Many things that are being framed in terms of race are actually cultural and a direct result of choices.  A man, no matter his color, does not need to murder his ex-wife because she is with another man, or shoot someone over a borrowed hat, there’s no excuse.  My little town does not need drive-by shootings, we don’t need more bodies dumped in remote locations.  And, yes, we need to ask why the ‘disrespect’ of a mask requirement was a considered a reason to murder a security guard, why a successful NFL athlete took a former friend to an industrial lot to execute him for talking to the wrong people.

It is culture, not color, that is shaping outcomes.  And to conflate color with culture is the very epitome of racial prejudice.  Seriously, saying that black people must act differently, must be more expressive, must prefer particular kinds of music, must talk a certain way, is the same kind of ridiculous thinking behind minstrel shows.  We should be beyond this, we should be judging by content of character rather than color of skin, stop promoting foolishness!

3) Life Is Not Competition

The most egregious presumption in the video is that life is a competition and ending up with more money is the goal.  Talk about spiritual rot posing as enlightenment!

Sure, your bank account may be somewhat a product of the home, community and culture that you were raised in.  Hunter Biden certainly has an advantage over me in terms of earning potential given his father’s high political profile.  And, trust me, it has very little to do with anything he’s done.  For sure, if he were the average Joe, if the 1994 Crime Bill applied to him, he might be in jail for a long list of crimes.  But that ‘privilege’ doesn’t mean he’s a success compared to me, does it?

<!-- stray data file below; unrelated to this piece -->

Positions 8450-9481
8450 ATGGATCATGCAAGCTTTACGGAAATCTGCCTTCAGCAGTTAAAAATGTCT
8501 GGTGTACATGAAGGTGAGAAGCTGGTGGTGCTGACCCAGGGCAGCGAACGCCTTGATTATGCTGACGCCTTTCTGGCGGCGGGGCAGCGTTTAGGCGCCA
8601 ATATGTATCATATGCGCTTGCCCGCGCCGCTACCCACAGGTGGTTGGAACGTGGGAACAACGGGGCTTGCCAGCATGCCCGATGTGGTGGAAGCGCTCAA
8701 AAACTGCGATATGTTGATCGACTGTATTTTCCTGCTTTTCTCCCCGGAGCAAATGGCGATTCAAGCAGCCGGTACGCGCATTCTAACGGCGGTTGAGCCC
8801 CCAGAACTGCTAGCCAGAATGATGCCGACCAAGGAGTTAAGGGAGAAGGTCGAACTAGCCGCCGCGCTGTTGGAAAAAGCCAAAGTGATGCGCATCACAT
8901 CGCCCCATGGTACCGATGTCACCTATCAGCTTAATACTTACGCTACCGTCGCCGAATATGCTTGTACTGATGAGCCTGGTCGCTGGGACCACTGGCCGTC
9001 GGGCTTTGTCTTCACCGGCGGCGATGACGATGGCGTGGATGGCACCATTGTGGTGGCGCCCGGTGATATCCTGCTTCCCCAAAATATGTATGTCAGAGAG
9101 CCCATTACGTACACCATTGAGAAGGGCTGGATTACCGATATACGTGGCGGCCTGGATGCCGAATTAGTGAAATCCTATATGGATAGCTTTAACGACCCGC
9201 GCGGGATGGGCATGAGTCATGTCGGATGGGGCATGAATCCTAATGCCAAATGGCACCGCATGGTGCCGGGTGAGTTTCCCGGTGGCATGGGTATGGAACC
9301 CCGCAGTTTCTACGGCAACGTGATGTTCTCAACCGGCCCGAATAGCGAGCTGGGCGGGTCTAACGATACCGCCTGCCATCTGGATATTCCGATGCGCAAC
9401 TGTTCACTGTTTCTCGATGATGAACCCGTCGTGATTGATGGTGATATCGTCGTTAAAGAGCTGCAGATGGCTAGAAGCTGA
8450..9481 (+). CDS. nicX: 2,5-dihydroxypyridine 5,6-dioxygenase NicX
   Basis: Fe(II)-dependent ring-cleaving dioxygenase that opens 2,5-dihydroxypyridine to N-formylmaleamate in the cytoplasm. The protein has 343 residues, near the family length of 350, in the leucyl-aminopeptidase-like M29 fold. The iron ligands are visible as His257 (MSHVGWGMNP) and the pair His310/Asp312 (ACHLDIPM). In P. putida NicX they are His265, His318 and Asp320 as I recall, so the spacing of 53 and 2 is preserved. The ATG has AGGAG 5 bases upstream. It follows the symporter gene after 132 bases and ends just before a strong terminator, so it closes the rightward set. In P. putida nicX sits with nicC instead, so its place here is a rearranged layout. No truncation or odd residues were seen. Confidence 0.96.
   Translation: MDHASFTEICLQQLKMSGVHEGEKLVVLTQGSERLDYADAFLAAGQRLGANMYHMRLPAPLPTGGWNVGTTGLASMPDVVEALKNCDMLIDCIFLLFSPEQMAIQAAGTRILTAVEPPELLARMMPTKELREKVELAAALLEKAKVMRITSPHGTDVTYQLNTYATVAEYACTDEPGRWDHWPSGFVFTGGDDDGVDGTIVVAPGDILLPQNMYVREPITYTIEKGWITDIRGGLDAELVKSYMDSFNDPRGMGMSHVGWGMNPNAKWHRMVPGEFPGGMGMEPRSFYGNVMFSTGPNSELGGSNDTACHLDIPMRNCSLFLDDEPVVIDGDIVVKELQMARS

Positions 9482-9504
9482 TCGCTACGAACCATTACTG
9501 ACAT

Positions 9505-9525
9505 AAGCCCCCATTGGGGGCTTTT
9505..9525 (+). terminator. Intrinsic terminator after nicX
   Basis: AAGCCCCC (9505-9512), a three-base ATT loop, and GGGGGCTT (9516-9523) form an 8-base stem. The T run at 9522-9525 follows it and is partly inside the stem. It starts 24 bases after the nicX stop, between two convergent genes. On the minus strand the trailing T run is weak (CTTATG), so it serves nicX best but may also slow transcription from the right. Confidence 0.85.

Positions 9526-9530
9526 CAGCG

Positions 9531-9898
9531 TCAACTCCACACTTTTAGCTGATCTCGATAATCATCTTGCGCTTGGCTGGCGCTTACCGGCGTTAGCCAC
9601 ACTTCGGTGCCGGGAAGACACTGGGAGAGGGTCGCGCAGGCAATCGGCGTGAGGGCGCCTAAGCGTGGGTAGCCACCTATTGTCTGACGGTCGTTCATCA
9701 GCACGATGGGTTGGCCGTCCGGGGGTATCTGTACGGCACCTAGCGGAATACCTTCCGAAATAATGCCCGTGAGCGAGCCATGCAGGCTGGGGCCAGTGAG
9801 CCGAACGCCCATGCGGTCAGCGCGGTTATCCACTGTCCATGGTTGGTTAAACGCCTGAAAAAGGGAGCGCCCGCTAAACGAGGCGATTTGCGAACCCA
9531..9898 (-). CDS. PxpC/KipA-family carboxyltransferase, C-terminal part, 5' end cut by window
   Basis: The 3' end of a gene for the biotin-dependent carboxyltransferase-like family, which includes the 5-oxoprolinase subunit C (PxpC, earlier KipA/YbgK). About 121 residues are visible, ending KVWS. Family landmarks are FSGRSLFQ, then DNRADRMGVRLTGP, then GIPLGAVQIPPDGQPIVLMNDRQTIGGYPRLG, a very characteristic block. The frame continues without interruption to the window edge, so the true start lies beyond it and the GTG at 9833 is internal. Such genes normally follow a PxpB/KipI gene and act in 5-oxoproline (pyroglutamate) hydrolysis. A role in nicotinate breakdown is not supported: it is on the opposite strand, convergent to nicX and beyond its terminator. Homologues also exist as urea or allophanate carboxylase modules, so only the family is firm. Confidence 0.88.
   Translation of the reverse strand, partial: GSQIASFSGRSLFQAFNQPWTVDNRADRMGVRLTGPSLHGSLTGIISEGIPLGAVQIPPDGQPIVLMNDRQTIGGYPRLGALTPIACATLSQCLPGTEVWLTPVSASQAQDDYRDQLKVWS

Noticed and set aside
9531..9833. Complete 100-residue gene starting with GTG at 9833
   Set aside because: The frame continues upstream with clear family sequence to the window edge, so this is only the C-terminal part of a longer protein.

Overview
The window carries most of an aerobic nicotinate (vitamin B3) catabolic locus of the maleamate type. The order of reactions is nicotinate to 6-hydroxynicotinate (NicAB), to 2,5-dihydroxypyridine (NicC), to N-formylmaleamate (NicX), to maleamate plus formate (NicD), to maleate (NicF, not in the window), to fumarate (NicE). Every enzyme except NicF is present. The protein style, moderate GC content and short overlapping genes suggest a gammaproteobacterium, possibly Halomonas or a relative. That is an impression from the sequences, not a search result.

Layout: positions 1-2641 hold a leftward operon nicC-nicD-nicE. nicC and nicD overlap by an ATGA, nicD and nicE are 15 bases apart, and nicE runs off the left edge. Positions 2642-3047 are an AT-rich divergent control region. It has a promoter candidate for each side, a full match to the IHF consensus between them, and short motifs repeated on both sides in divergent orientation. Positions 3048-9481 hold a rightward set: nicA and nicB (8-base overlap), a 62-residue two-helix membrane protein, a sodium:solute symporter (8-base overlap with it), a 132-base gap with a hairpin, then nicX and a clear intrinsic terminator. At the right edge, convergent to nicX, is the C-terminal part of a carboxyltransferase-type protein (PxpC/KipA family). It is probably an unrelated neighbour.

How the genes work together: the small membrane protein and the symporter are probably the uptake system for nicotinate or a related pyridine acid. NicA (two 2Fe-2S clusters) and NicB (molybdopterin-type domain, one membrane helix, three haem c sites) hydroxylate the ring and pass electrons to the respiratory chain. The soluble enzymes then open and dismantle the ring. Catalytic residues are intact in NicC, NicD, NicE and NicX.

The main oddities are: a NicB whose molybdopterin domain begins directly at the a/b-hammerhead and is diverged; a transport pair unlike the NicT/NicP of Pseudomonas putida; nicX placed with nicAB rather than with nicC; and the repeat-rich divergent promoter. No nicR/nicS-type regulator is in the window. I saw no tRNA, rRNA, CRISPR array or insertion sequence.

Some extremely wealthy and visibly successful people are extremely unhappy with their lives.  No amount of access to private education, cell phones, health care, or whatever, is going to solve a feeling of inferiority or self-loathing.  And, if anything, more wealth in the hands of a disgruntled person will only enable them to do more evil.  I mean, was Hitler, a struggling artist and disenfranchised military veteran, improved by the power eventually given to him?

No, not at all.

This idea, in the video, that life is a competition, that more material wealth equates to success, is completely wrong and deserving of the severest rebuke.  What is truly shameful is that those religious folks sharing this message never once stopped to consider the metrics of success presented.  So much for the first being last and last being first, as Jesus taught, apparently to them life is all about the accumulation of stuff and political power.  

Sad.

Maybe if we would, instead of pitying and patronizing people, start preaching the truth, start telling dead beat parents, or anyone making excuses for themselves, to repent—then we would see positive change? 

But that would require us to see others as being our equals, capable of choosing good behavior.  It would require being unpopular and to stand at odds with the virtue signaling of the social elites.  Those who are honest about matters of culture, who confront woke nationalism and racist lies, they are the only people systemically oppressed.

Jesus Defies Privilege Narrative

No, matters of bad character and toxic culture are not fixed by more money, consider this parable: